The blue path below is ((6,4), (4,5), (5,1)); it is also a path in G from node 6 to node 1

Paths in undirected graphs defined formally 
Even in an undirected graph (such as the 6node drawing above), we define a path as an ordered list of directed edges: P = ((v_{1},v_{2}),(v_{2},v_{3}),...,(v_{k},v_{k+1})). The strict ordering of nodes in the definition of a path corresponds to the order in which nodes and edges are traversed to get from the origin to the destination. Let us suppose we have an undirected graph G=(V,E) and an ordered list of directed edges P=(e_{1}, e_{2},..., e_{k}). P is a path in G only if the following are true of every directed edge e_{i}=(v_{i},v_{i+1}) in P:  Directed edge e_{i} in P corresponds to an undirected edge in E. In other words, {v_{i},v_{i+1}} ∈ E.
 If directed edge e_{i} is not the last edge in P, then let e_{i+1} be the next edge in P. Directed edge e_{i+1} starts with a tail node identical to the head node of e_{i}. In other words, e_{i}=(v_{i},v_{i+1}) and e_{i+1}=(v_{i+1},v_{i+2}).
The final requirement for P to be a path in G is that P cannot revisit any nodes. An ordered list of directed edges that meets the above two requirements and that does revisit nodes is called a walk.
Examples of walks that are not paths, based on the 6node graph drawn above:  W = ((6,4), (4,3), (3,2), (2,5), (5,4), (4,3), (3,2), (2,5), (5,1)) is a walk from node 6 to node 1
 W = ((6,4), (4,6), (6,4), (4,5), (5,1), (1,5), (5,1)) is a walk from node 6 to node 1
A walk does not have to revisit nodes. Therefore, any path by definition is also a walk.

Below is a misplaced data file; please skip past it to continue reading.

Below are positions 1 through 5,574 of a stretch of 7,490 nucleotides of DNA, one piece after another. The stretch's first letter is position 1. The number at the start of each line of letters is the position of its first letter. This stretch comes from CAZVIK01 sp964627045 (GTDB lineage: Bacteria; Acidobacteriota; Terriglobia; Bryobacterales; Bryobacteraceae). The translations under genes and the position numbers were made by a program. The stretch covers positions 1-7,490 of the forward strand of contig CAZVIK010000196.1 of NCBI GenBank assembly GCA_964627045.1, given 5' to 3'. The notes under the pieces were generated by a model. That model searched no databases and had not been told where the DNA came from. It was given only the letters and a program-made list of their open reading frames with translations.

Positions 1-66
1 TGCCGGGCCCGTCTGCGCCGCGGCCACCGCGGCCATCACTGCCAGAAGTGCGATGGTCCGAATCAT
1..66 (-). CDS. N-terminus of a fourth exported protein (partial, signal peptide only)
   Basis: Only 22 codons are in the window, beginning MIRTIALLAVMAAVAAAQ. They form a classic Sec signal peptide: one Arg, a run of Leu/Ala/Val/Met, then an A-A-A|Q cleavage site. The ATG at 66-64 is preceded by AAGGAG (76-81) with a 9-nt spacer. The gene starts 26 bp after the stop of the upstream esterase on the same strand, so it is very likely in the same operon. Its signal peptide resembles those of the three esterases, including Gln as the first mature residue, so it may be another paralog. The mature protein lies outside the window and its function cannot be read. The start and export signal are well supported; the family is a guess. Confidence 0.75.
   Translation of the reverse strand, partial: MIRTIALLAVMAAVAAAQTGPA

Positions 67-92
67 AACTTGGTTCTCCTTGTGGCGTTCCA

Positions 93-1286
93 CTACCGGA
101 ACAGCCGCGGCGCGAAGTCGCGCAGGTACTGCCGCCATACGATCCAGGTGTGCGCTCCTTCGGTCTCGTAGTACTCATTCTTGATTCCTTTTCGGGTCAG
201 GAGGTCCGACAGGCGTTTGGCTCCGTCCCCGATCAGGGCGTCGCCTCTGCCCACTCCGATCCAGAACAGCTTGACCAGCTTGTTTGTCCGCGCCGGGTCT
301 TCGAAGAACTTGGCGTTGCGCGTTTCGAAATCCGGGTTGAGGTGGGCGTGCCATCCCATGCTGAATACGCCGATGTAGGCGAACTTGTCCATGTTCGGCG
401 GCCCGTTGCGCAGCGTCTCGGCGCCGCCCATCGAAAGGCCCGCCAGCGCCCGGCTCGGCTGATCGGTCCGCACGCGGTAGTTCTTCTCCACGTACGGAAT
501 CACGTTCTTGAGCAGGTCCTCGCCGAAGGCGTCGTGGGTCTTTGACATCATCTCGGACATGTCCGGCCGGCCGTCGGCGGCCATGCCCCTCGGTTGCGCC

A directed path is a path in a directed graph where the directions of edges in the path match the directions of edges in the directed graph. For example, suppose we consider this directed graph: The blue lines highlight P = ((6,4), (4,5), (5,1)) which is a directed path from 6 to 1 in directed graph G. As a counterexample, consider the same directed graph with a different ordered list of edges that is not a directed path: In this case, the red lines highlight P = ((6,4), (4,3), (3,2), (2,5), (5,1)); the 4th edge of P  (2,5)  goes the "wrong way"; and so P is not a directed path in G. We instead refer to P as an undirected path in a directed graph. Information Today's "Bow Tie Structure of the Web" article puts it this way: "In an undirected path, hyperlinks can be followed forward or backward, a technique available to search engine spiders but not to a person using a Web browser." 
The length of a path is the number of edges that it uses. Note that this definition is merely a restatement of the definition of the length of an ordered list. Examples:  The length of the red path below is 5
 The length of the blue path below is 3

Given a graph G, The distance d(x,y) between two vertices x and y is the length of the shortest path from x to y, considering all possible paths in G from x to y. The distance between any node and itself is 0. If there is no path from x to y then d(x,y) is infinity. Examples:  In the preceding graph, the distance from 6 to 1 is 3. There is no path from 6 to 1 shorter than 3. There is only one path from 6 to 1 with length 3, and that path is ((6,4), (4,5), (5,1)). There are many longer paths from 6 to 1, none of which has any bearing on the distance from 6 to 1.
 In the graph below, the distance from b to c is 2. There is no path from b to c shorter than 2. There are multiple paths from b to c of length 2. One such path is ((b,f), (f,c)). There are also many longer paths from b to c.
 In the graph below, the distance from a to b is infinity. There is no path from a to b.
The above examples all rely on small graphs where a simple visual inspection reveals what is the shortest path between any specified pair of nodes. For larger graphs, it is generally not possible to discern shortest paths so easily. Computer science provides algorithms, such as the breadthfirst search algorithm, to compute shortest paths (and hence distances) in a graph of any size. For now, we will limit our calculations of shortest paths to small graphs where visual inspection is easy and a formal algorithmic approach is not necessary.